The last we heard from James Blake was his critically acclaimed album, Overgrown. With fan favorites like “Life Round Here” and “Retrograde;” Overgrown solidified Blake as a vocal and production marvel with whom few can compare. Now after a slew of song snippets, one off remixes and even an album title change, Blake’s third album The Colour in Anything is here. So was Blake able to find the color in “anything” after Overgrown? The answer may surprise you.
Album opener and former album title “Radio Silence,” sways in with ever so soft coos of Blake’s voice over a reverberating soundscape. Here we find Blake at his most frustrated; he is in a parallel of disbelief that his partner doesn’t want to see him, yet he has a clue as to why. Sonically, this song sounds nothing like any of Blake’s past work. There is clear growth in Blake’s arrangements and production. The song is so good that it made me nervous that the first track was the peak of the album, but thankfully there was so much more to come.
A few tracks later we’re confronted with “Timeless,” a bouncy melodic track. Production takes center stage here, with Blake’s voice in the foreground. This is where we hear Blake’s experimental nature the best. He takes small instrumentations and sounds and magnifies them all the while melding them cohesively with others. As the song progresses you hear it expand beyond itself and then reduce itself once more. This is true artistic refinement, as Blake makes it sound so effortless.
Blake’s vocal performance should not go unnoticed. Highlights included “Choose Me” and “Two Men Down,” both serve as pure examples of Blake’s vocal prowess. With this album, the interplay of Blake’s vocals and production is more balanced than in his past work; the exploration of sounds vocally and sonically are a shining moment is The Colour of Anything - bravely showing us what Blake is capable of.
As the album progresses I began to notice that some tracks just aren’t as colorful, and fall somewhat flat when compared to album standouts. Songs like “F.o.r.e.v.e.r,” “The Colour in Anything" and “Meet You in the Maze” are rich, but not capturing. When compared to tracks like “Love Me in Whatever Way” and “Waves Know Shores,” I felt a little disappointed because the flatter songs just aren’t as big and brash as they could be.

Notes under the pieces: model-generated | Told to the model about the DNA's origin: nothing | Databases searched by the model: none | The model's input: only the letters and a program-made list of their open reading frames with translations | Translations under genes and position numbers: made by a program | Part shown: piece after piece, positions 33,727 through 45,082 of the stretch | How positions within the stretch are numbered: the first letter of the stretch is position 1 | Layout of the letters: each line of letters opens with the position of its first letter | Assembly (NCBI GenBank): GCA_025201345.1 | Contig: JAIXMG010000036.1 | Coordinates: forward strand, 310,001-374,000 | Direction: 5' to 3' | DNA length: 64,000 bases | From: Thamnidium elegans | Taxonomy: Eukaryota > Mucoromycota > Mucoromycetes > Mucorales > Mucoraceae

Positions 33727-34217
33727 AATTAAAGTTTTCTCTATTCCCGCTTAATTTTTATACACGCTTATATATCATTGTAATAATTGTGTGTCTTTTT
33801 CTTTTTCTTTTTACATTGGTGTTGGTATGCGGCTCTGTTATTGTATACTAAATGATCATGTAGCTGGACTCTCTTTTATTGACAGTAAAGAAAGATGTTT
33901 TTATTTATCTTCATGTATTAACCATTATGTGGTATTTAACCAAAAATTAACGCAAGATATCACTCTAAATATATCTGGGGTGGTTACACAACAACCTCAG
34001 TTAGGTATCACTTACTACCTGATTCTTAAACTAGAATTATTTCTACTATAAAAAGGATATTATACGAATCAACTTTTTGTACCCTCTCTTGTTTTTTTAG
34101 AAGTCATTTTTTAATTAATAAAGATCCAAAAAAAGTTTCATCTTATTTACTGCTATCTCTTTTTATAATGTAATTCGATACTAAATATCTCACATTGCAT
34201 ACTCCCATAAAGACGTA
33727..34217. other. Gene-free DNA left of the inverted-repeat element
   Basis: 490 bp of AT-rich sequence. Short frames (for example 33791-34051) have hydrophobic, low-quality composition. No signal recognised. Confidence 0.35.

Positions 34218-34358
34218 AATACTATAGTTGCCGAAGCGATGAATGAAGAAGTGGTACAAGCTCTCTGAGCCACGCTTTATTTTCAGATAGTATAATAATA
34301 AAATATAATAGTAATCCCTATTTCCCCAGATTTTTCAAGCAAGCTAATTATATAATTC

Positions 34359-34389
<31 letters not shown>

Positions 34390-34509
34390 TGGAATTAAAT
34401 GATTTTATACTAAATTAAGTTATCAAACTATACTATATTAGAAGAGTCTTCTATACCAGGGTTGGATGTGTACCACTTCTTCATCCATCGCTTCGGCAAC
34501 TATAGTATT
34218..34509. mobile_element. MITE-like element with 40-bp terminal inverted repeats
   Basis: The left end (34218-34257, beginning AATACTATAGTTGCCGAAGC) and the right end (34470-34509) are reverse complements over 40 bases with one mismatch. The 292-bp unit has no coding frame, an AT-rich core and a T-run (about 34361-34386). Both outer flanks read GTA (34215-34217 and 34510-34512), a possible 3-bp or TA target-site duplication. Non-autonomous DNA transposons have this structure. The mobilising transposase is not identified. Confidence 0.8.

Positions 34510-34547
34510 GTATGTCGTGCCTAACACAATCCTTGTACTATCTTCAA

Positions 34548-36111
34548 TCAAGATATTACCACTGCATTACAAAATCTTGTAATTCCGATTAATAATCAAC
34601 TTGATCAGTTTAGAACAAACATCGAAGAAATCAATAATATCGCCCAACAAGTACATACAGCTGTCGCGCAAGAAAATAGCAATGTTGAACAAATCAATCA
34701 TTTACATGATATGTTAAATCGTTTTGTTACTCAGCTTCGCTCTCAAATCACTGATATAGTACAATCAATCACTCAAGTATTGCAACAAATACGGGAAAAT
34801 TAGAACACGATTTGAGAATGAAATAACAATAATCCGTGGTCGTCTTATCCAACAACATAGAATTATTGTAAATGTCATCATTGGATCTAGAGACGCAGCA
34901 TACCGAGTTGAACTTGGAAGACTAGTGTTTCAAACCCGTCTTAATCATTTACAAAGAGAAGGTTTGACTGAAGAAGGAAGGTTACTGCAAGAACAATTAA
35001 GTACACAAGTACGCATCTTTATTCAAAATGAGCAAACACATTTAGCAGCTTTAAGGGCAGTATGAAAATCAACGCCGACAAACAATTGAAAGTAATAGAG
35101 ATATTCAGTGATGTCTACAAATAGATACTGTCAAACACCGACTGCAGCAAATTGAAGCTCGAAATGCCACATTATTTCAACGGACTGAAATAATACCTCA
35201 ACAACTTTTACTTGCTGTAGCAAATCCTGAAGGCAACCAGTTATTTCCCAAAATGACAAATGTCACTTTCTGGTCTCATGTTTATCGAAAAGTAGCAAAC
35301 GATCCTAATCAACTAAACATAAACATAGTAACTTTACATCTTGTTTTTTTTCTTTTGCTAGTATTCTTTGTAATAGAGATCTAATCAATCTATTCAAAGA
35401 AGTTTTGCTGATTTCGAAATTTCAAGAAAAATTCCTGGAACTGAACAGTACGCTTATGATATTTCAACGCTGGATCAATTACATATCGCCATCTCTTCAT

“I Need a Forest Fire” creeps in with a similar sense of purpose that was felt with “Radio Silence.” Blake’s lyrics feel intentional and passionate, like that of the album’s opening track. The harmonizing of Justin Vernon (Lead of Bon Iver) and Blake’s voice is truly out of this world - I was taken aback numerous times at how well their voices fit within each other. Production wise, “I Need a Forest Fire” is a highlight of the album with its slow progression and opulence. The balance of the contrasting vocal performance and production is no better heard on the album than this track.
If there was any doubt that James Blake wouldn’t be able to make an album better than Overgrown, The Colour in Anything proved that he could do just that and more. Blake has pioneered his own sound; we’ve heard it in remixes he’s done for others and in his own music - there is no doubt that he is true to his artistic vision. For some artists that can cause stagnation and can bore listeners, but thankfully Blake did not fall into this trap. The Colour in Anything highlighted the growth in Blake’s artistry, all the while staying true to his sound. I wanted so bad for this album to be good, and it was that and so much more. Though the color may not be in every track, with some feeling more black and white than bright; the vivid highlights of the album more than make up for it. If Blake continues down this path I can only imagine what other colors he will find next time.